Breaking Bad season 5 episode 13 review: To'hajiilee

Review Paul Martinovic 10 Sep 2013 - 06:20

Breaking Bad's home straight is making for unparalleled television. Here's Paul's review of To'hajiilee...

This review contains spoilers.

5.13 To'hajiilee

Spare a thought for your humble reviewer: when you’re this emotionally invested in a show, it’s pretty hard to engage any kind of critical faculties when you eventually come to try to write about it. As I mentioned before in my review of the season four finale, it’s difficult to break down character motivations and ironic foreshadowing and thematic cohesion when you can’t hear anything over the sound of your own brain screaming “FUUUUUUUUUUUUUUUUCK”. To be honest, this whole review thing would be a lot easier if I could just replace all these words with one big startled-looking emoticon.

I think the showrunners of Breaking Bad are well aware of this, however. There have been plot points and moments that have stretched credibility in recent episodes – even accounting for the fact that Breaking Bad has always placed verisimilitude way down on its list of priorities. But the fact that we as viewers know that we are heading into the final straight, where anyone can die and anything could happen – on a show already famous for being one where anything could happen - means that the writers know we’ll be too junked out on adrenaline to quibble with some of the more comic-booky flourishes: like minute-long, close quarters shootouts where everybody demonstrates stormtrooper-levels of aiming ineptitude, for example.

But let’s back up a second. To'hajiilee moves like a rocket, directly picking up after Walt’s phone call to his friendly neighbourhood meth neo-Nazi gang, and it's confirmed that he was calling on their services in order to off poor Jesse once and for all. It’s still obvious that it’s a decision he’s taken with no little regret: he again uses terminology more frequently used when putting down a feral animal, asking that it be done quickly and painlessly. The family seem surprised at Walt’s reluctance to take care of Jesse himself, and perhaps this is the moment when they see through Heisenberg’s fearsome reputation. Spotting a hitherto unsuspected vulnerability and weakness, they swing for the fences: they want Jesse’s life, in exchange for a verbal agreement from Walt for one more cook (in truth, it didn’t seem as if he needed too much persuading) and a final farewell lesson for Todd in order to bring him up to speed on the finer points of synthesizing methamphetamine until it blues up real nice.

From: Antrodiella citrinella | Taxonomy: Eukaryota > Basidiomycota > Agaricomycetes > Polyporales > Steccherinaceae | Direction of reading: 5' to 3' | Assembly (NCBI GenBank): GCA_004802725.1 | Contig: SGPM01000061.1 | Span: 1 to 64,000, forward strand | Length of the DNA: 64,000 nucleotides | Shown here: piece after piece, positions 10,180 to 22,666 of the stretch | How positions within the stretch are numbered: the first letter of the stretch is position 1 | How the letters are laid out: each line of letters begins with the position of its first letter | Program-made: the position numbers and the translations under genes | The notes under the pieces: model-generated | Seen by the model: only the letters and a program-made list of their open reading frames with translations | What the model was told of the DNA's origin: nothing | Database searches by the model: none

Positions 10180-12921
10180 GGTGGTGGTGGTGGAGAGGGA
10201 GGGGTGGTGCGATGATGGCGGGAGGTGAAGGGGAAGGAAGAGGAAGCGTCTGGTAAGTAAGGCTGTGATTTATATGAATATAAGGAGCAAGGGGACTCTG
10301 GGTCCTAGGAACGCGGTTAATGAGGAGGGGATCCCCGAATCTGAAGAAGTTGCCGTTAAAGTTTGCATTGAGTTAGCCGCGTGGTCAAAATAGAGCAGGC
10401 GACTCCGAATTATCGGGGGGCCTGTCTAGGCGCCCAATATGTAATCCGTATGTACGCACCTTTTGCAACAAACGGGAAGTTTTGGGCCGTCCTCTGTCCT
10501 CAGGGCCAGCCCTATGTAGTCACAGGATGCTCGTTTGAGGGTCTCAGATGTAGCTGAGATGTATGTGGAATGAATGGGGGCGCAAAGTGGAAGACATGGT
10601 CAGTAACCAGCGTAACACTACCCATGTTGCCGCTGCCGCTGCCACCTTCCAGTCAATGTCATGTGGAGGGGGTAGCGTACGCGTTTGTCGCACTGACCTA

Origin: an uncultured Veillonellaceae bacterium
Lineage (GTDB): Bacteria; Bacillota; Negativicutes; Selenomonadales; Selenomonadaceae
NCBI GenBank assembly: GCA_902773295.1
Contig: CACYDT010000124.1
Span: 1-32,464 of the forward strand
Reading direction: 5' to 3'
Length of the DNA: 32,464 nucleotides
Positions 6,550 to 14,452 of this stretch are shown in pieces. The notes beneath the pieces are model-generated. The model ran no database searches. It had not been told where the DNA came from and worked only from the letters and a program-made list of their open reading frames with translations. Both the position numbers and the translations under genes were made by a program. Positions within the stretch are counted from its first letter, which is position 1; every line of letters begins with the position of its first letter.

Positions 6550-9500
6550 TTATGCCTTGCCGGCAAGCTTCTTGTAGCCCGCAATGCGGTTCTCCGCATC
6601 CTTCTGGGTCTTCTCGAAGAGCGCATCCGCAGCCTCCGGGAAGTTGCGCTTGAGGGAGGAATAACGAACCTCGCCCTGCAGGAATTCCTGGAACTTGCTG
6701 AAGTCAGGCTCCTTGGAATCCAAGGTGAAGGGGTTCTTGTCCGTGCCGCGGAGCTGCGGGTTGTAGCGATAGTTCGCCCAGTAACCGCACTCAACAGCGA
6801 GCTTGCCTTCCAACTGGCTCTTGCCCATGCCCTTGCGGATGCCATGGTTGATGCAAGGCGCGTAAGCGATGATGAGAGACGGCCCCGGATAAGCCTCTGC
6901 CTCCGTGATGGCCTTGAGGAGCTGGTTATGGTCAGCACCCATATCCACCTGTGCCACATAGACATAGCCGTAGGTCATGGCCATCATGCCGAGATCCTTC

In the opening scene, we watched an unimpressed but patient Lydia as she listened to Todd and his family attempt to convince her that their clearly transparent meth had an aquamarine hue. Her calm exasperation and seemingly genuine encouragement reveal what a fascinatingly messed-up character she really is; a master of dislocation and compartmentalisation, perhaps even more so than Walt. To overhear her gently push the importance of staying on brand you would think she was delivering a seminar to a team of developers at a start-up website, as opposed to helping a gang of Nazis in a meth lab. She also clearly has the creepy attentions of the terrifying Todd, which I am assuming can only end well for all concerned.

A lot then seems to happen very quickly – Jesse reveals his plan to take down Walt, which is to go after his money. To paraphrase the Dude, as plans go it’s not exactly a Swiss watch: Jesse has no idea where Walt keeps his money. Luckily for him, an intensely-focused Hank is able to quickly fill in the blanks, and he gets the hapless Huell to reveal more details about the location of Walt’s money with a little carefully stage-managed gore and some Heisenberg-esque manipulation.

Then, Hank correctly asserts that Walt must have buried the cash in the desert, and gambles on the possibility that Walt would either not have checked that the van he used to transport the money had GPS, that or he would be too panicked to remember once confronted with the possibility his money was missing. Then, along with Jesse, he lures Walt out into the desert with yet another staged photo (was this episode edited by Piers Morgan or something?), in the process getting Walt to confess to just about every one of his heinous crimes whilst frantically trying to dissuade Jesse from burning his nest egg.

When Walt arrives and twigs the situation, he calls the Nazis to come and take out Jesse – only to rescind his plea for help once he realises that Jesse is with Hank. Is it because he particularly cares for Hank? After all, he was willing to dispatch Jesse when he was on his own.

Or is it that the thought of killing two ‘family’ members (and make no mistake, Jesse is just much family to Walt as Hank is) and another innocent in Gomez is too much even for him to justify? Is it because he is unwilling to directly take on the forces of law and order? Is it because he’s genuinely exhausted (certainly his cancer-induced coughing would suggest that the physical fight appears to be going out of him). Or perhaps could it even be that he grudgingly respects the fact that he had been genuinely outsmarted – a rarity in the series, even more so after his convoluted death-chess triumph over Gus at the end of series four. It’s likely a combination of a little of all of these factors, but there’s no getting away from the fact that Walt is seriously trapped in that moment, with either surrender or death his only options, and it’s all down to Hank.